And Jephthah judged Israel six years. Then died Jephthah the Gileadite, and was buried in one of the cities of Gilead.’

Jephthah ‘judged Israel’ for six years. That is was responsible for acting as God’s representative over a part of Israel for six years. All who judged a part of Israel were seen as ‘judging Israel’. He may have died from wounds, or disease, for his life was short. And he never received acceptance by his family for there was no room for him in the family grave. He was buried ‘somewhere in Gilead’. To man he was an outcast to the end. But he was accepted by God.

“Six years.” In view of the seven years of Ibzan and the ten of Elon, this may indicate a life cut short, falling short of the seven.


Verse 8

And after him Ibzan of Bethlehem judged Israel.’

There were two Bethlehems, one in the tribe of Zebulun, (Joshua 9:15) and another in the tribe of Judah. We do not know which one it was although, as Bethlehem in Judah is called ‘Bethlehem-judah’ elsewhere (Judges 17:7-9;Judges 19:1-2; Judges 19:18), it was probably in Zebulun.


Verse 9-10

Judges 12:9 a

‘And he had thirty sons, and thirty daughters whom he sent abroad, and took in thirty daughters from abroad for his sons.’

This was a sign of his prestige and wealth. It would appear that he was polygamous but encouraged his sons to be monogamous. His family gave him wide influence, for his daughters no doubt made influential matches, cementing alliances with important families and clans, and he would marry his sons well with the same idea in mind. ‘Thirty’ is probably a round number to indicate perfect completeness (three intensified). ‘Sent abroad’, that is, away from the family home. This brings home even more deeply the sacrifice that Jephthah made in order to please God when he gave his only daughter.

Judges 12:9-10

‘And he judged Israel seven years. And Ibzan died, and was buried in Bethlehem.’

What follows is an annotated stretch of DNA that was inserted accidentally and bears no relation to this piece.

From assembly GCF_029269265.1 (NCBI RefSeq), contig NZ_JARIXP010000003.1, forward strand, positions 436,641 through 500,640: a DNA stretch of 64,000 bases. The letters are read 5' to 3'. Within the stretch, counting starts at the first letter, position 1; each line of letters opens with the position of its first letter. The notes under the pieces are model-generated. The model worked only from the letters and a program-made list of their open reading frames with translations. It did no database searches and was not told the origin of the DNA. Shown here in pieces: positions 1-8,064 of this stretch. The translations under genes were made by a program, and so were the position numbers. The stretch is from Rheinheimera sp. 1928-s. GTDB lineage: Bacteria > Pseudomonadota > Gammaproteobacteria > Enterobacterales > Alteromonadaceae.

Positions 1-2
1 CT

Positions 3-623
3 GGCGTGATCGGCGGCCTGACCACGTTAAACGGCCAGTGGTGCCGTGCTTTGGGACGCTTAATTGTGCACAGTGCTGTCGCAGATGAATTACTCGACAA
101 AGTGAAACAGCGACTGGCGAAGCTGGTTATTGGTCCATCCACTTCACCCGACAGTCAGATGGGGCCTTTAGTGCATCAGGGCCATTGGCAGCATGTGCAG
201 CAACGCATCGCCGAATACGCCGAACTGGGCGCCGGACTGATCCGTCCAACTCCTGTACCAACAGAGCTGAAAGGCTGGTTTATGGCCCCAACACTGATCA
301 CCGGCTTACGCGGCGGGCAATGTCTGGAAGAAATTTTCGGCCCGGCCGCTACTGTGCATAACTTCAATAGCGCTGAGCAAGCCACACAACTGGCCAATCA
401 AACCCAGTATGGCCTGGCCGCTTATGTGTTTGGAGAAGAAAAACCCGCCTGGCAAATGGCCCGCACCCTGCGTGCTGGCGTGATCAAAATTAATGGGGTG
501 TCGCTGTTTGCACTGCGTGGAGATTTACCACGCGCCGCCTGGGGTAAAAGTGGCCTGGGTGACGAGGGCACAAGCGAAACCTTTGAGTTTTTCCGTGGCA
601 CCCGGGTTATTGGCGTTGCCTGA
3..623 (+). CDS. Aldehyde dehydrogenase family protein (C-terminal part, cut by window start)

He died at the end of his divinely perfect judgeship, and was buried in his native place, in the family grave.


Verse 11

And after him Elon the Zebulunite judged Israel, and he judged Israel ten years.’

These judges remind us that judges were needed in times of peace as well as in war. They are mentioned to make up the twelve. It may well be that little was known of them but their names. ‘Ten years.’ Possibly indicating ‘a number of years’, and a satisfactory judgeship.


Verse 12

And Elon the Zebulunite died, and was buried in Aijalon in the country of Zebulun.’

Each was accorded honours in burial because of their faithful service. They had this in common, that they judged well and faithfully.


Verse 13

And after him Abdon the son of Hillel, the Pirathonite, judged Israel.’

“The Pirathonite.” So called from Pirathon, where he was born, and which was in the tribe of Ephraim, as appears from Judges 12:15. It was also later the home of Benaiah, David’s captain (2 Samuel 23:30).


Verse 14

Judges 12:14 a

‘And he had forty sons, and thirty grandsons, who rode on seventy ass colts.’

He had an abundant family, described in this way to bring to the number seventy, divine perfection intensified. Compare Gideon (Judges 8:30). The fact that they rode on ass colts demonstrates that they exercised authority.

Judges 12:14 b

‘And he judged Israel eight years.’

He clearly began to judge while quite old to have so many grandsons. These judges may have been partly contemporary. He too had the privilege of divinely appointed authority over some of God’s people.


Verse 15

And Abdon the son of Hillel the Pirathonite died, and was buried at Pirathon, in the land of Ephraim, in the hill country of the Amalekites.’

Here was another Pirathonite who lived and died in honour and was gathered to his fathers. The ‘hill country of the Amalekites’ may have commemorated a great battle with the Amalekites, or have been their former dwelling place, or there may even have been a small group who dwelt there.

 


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Bibliography Information
Pett, Peter. "Commentary on Judges 12:4". "Peter Pett's Commentary on the Bible ". https://www.studylight.org/commentaries/pet/judges-12.html. 2013.